ATLANTIC CITY — There’s a narrow hallway on the second floor, so tight that your shoulders brush the walls, that leads to a stairway to nowhere in the former Elwood Hotel.
Hotel guests staying in the rooms above would open a trapdoor, climb down the stairs and access the bar through the hallway … but only when the feds raided the main tavern on the first floor.
“Rather than say, ‘OK, you win,’ they were smart,” said Cathy Burke, owner of the Irish Pub in Atlantic City. “They had another operation. You couldn't come in through the front door and act like you're still open. They created a secondary speakeasy backdoor.”
The Irish Pub opened in 1900 as the Elwood and operated through Prohibition. It’s one of the last establishments still standing in Atlantic City that acted as a speakeasy.
Prohibition, enacted Jan. 16, 1920, barred the manufacturing and sale of alcoholic beverages nationwide until it was repealed in 1933.
The new law didn’t exactly stop the flow of liquor. The seas up and down the East Coast became a major highway for foreign ships transporting the illegal drink. Secret clubs, known as speakeasies, popped up in backrooms of businesses and homes, Americans made gin in bathtubs and organized crime took control of the sale of bootleg liquor as the demand for booze became a lucrative business.
Along the shore, Prohibition was loosely enforced. Speakeasies popped up from Florida to New England and beyond, even in the driest of towns.
“It was the end of the sale of alcohol, except for places like this,” Burke said. “Atlantic City was notoriously an open town.”
The main bar in the Irish Pub operated “under the radar,” but there was never a guarantee that it was safe from the authorities.
And when authorities did raid the bar, operations simply moved upstairs — a place the law never thought to look. During raids, law enforcement would take all of the liquor and throw it in the ocean, “and all of the customers would run after them, beat them up and bring all of the alcohol back to the pub,” Burke said.
Customers looking for a drink would enter through the hotel lobby on the second floor and simply pretend they were checking in. They also walked through an alley and entered the back stairway (where the kitchen now stands) to enter the speakeasy.
Today, the second floor is the lobby to the pub’s hotel and looks nearly identical to how it looked in the early 1900s. A portion of the speakeasy bar still stands in the lobby, which also acted as a dance hall.
While many books have been written about Atlantic City, there are no official records of what went down in those popular backrooms where the liquor flowed freely.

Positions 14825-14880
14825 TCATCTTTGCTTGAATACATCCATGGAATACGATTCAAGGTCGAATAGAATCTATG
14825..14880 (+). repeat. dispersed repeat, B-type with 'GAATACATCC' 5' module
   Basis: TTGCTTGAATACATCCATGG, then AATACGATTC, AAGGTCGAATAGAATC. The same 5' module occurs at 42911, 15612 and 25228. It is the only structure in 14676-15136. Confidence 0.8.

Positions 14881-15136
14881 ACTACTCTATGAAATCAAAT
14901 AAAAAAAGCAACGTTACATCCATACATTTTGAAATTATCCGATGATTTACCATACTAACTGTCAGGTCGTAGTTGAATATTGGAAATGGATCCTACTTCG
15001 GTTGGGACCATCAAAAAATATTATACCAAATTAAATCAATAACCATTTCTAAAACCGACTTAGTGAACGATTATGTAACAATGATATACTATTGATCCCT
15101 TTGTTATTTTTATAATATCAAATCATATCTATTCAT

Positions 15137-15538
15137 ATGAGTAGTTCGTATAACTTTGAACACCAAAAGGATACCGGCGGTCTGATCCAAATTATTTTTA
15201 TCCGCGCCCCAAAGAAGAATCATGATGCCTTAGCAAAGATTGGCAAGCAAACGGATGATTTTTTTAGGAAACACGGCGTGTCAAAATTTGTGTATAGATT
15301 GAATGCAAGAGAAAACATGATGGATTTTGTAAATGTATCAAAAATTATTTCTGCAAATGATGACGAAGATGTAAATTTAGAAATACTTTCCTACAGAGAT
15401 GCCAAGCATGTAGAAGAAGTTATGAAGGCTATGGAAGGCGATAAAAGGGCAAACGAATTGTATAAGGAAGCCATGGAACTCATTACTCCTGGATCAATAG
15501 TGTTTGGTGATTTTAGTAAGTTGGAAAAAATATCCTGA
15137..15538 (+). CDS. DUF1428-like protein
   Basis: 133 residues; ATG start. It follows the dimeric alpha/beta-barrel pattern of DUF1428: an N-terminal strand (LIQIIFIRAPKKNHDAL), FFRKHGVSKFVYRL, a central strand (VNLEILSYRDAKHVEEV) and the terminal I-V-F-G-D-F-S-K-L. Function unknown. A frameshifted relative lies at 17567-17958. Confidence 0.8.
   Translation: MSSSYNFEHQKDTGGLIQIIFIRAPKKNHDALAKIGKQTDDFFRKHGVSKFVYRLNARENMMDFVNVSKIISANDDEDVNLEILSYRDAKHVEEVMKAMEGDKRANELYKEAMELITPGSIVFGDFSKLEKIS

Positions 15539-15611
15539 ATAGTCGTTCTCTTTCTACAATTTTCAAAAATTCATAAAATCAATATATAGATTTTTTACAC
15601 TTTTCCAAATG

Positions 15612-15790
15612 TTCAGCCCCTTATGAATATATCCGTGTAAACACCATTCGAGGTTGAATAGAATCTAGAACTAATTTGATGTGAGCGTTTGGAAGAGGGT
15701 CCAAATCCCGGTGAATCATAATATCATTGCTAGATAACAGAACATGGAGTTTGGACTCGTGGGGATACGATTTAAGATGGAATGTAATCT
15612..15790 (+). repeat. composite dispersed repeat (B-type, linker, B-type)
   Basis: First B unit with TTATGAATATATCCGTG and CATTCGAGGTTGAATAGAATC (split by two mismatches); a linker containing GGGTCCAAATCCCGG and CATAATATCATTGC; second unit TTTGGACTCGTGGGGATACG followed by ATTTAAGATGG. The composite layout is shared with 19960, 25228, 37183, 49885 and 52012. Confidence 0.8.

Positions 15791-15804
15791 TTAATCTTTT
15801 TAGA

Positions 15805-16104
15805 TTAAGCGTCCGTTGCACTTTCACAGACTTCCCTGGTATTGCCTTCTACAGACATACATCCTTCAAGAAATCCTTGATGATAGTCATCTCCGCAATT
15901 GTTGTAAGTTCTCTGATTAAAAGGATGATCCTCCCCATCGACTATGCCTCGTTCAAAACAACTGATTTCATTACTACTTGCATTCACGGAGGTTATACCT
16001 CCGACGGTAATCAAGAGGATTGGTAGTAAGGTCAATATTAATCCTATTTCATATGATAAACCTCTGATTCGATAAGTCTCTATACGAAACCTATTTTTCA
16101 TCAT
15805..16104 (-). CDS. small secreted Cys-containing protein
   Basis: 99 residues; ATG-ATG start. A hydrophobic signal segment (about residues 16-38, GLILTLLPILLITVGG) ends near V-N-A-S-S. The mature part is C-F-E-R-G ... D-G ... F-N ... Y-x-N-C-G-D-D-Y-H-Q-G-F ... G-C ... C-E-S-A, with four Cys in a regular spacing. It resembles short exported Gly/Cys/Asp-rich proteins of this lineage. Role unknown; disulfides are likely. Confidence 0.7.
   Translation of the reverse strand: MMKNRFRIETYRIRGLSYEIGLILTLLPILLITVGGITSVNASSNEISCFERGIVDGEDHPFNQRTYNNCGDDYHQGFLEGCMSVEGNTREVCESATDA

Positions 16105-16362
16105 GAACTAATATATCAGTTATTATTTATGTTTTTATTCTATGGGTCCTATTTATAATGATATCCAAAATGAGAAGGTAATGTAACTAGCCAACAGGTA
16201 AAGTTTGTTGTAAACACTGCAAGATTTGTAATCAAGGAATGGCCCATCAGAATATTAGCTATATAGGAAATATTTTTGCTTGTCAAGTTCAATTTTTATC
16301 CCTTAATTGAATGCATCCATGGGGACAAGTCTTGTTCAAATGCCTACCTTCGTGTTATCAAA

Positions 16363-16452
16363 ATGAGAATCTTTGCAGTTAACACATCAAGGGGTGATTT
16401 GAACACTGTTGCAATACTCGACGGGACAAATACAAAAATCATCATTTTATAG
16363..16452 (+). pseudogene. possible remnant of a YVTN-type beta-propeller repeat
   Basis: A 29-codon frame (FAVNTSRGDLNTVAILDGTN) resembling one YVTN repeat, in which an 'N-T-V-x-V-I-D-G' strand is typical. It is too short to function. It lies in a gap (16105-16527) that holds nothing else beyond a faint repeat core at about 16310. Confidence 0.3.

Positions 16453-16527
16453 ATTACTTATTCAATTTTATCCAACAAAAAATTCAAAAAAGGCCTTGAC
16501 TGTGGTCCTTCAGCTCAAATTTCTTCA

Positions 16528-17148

“It’s not something somebody ever made a list of,” Burke said. “They’re not going to document their illegal activity.”
Not all operations were hidden
“It was for entertainment,” said Bob Ruffolo, owner of Princeton Antiques Book Shop in Atlantic City and expert on the city's history. “It would have ruined the city to have (Prohibition) in effect. Everybody knew you could come here and drink.”
Some establishments, like the Knife and Fork Inn on Atlantic Avenue, operated as a regular bar.
The business opened in 1912 as a private men’s club before being sold in the mid-1920s and becoming a restaurant.
“During Prohibition they continued to serve liquor,” said Maureen Shay, co-owner of the Knife and Fork. “In here, it wasn't really that you had to come in and know the secret word and be led upstairs. It was pretty well known that you could come and have a drink.”
And while liquor was served openly, Shay said the owners had their own ways of hiding booze.
Lift the seat of a booth, and you’ll find empty storage areas, all numbered, believed to be a secret hiding spot for liquor.
“The story goes that they continued to pretty much openly serve liquor, but not display it,” Shay said. “You could have your cocktails for several years until the federal government finally started cracking down on Atlantic City.”
And like many other establishments in the city, the building was raided and the alcohol was seized. The owners, knowing they couldn’t operate an establishment without liquor, sold the building to another family who then made it into a restaurant sans liquor until the 1950s.
But Atlantic City wasn’t the only seaside town serving up illegal drinks. A few miles south, the basement of a large hotel in a dry town became a popular speakeasy when organized crime bosses wanted to get away from Atlantic City.
“The mafia used to go to the Catskills in New York for their yearly meeting until the government was on their tail,” said Don Woolson, volunteer at the Ocean City Historical Museum. “They decided to come to Ocean City because there was no drinking here, nothing. They secretly came and had meetings in the basement of the Flanders Hotel.”